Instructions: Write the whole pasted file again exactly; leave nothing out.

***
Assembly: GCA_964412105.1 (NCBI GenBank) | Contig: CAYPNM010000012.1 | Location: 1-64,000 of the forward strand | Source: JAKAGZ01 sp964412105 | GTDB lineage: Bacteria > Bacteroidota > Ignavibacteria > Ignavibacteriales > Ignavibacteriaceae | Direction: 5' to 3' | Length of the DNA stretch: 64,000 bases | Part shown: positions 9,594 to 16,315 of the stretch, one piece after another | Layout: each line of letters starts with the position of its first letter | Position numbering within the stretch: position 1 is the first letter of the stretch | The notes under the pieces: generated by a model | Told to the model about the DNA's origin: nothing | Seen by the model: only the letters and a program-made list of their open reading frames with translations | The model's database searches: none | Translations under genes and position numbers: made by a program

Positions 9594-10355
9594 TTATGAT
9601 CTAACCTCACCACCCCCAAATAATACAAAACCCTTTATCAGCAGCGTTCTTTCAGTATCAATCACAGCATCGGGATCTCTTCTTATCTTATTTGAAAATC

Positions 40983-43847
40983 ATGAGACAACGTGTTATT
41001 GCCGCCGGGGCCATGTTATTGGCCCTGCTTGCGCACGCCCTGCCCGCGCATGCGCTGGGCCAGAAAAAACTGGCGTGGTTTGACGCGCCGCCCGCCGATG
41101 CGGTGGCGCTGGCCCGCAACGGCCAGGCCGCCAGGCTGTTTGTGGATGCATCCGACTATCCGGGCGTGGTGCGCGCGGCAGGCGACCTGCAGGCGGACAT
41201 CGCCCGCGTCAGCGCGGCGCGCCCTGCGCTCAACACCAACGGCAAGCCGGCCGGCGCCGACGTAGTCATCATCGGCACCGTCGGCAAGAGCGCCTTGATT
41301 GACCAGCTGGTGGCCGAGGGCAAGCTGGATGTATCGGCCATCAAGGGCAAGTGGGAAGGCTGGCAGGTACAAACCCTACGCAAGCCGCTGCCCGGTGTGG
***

Assembly: GCA_964412105.1 (NCBI GenBank) | Contig: CAYPNM010000012.1 | Location: 1-64,000 of the forward strand | Source: JAKAGZ01 sp964412105 | GTDB lineage: Bacteria > Bacteroidota > Ignavibacteria > Ignavibacteriales > Ignavibacteriaceae | Direction: 5' to 3' | Length of the DNA stretch: 64,000 bases | Part shown: positions 9,594 to 16,315 of the stretch, one piece after another | Layout: each line of letters starts with the position of its first letter | Position numbering within the stretch: position 1 is the first letter of the stretch | The notes under the pieces: generated by a model | Told to the model about the DNA's origin: nothing | Seen by the model: only the letters and a program-made list of their open reading frames with translations | The model's database searches: none | Translations under genes and position numbers: made by a program

Positions 9594-10355
9594 TTATGAT
9601 CTAACCTCACCACCCCCAAATAATACAAAACCCTTTATCAGCAGCGTTCTTTCAGTATCAATCACAGCATCGGGATCTCTTCTTATCTTATTTGAAAATC

Positions 40983-43847
40983 ATGAGACAACGTGTTATT
41001 GCCGCCGGGGCCATGTTATTGGCCCTGCTTGCGCACGCCCTGCCCGCGCATGCGCTGGGCCAGAAAAAACTGGCGTGGTTTGACGCGCCGCCCGCCGATG
41101 CGGTGGCGCTGGCCCGCAACGGCCAGGCCGCCAGGCTGTTTGTGGATGCATCCGACTATCCGGGCGTGGTGCGCGCGGCAGGCGACCTGCAGGCGGACAT
41201 CGCCCGCGTCAGCGCGGCGCGCCCTGCGCTCAACACCAACGGCAAGCCGGCCGGCGCCGACGTAGTCATCATCGGCACCGTCGGCAAGAGCGCCTTGATT
41301 GACCAGCTGGTGGCCGAGGGCAAGCTGGATGTATCGGCCATCAAGGGCAAGTGGGAAGGCTGGCAGGTACAAACCCTACGCAAGCCGCTGCCCGGTGTGG